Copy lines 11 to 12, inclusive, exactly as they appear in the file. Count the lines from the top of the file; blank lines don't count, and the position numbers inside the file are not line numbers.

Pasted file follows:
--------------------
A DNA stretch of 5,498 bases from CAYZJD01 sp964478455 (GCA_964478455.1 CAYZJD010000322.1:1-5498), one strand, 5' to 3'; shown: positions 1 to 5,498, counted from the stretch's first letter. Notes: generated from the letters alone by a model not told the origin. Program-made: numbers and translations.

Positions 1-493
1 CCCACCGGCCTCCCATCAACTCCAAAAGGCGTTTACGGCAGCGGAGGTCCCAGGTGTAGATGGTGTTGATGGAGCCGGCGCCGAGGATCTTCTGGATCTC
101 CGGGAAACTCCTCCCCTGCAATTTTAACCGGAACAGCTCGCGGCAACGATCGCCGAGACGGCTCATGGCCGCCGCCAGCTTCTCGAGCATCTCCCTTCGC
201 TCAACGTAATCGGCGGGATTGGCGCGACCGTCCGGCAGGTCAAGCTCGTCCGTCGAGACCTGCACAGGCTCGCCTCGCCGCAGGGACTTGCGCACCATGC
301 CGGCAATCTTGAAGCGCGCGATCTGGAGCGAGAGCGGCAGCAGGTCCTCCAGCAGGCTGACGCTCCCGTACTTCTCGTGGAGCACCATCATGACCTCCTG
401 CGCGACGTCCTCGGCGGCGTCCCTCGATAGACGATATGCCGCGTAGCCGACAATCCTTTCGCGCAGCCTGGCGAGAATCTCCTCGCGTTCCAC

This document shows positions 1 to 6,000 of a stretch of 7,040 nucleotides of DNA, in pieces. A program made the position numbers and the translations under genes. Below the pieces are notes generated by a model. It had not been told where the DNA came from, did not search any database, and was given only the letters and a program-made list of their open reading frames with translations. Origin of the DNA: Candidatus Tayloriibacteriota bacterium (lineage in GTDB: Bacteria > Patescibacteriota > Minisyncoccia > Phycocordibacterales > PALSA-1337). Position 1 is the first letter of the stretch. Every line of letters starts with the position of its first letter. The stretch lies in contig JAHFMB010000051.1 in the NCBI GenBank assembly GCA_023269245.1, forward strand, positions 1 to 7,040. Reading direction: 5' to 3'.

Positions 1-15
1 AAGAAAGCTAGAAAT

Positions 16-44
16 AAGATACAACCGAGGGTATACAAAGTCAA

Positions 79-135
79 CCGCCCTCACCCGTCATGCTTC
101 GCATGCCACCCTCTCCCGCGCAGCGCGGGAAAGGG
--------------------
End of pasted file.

Positions 16-44
16 AAGATACAACCGAGGGTATACAAAGTCAA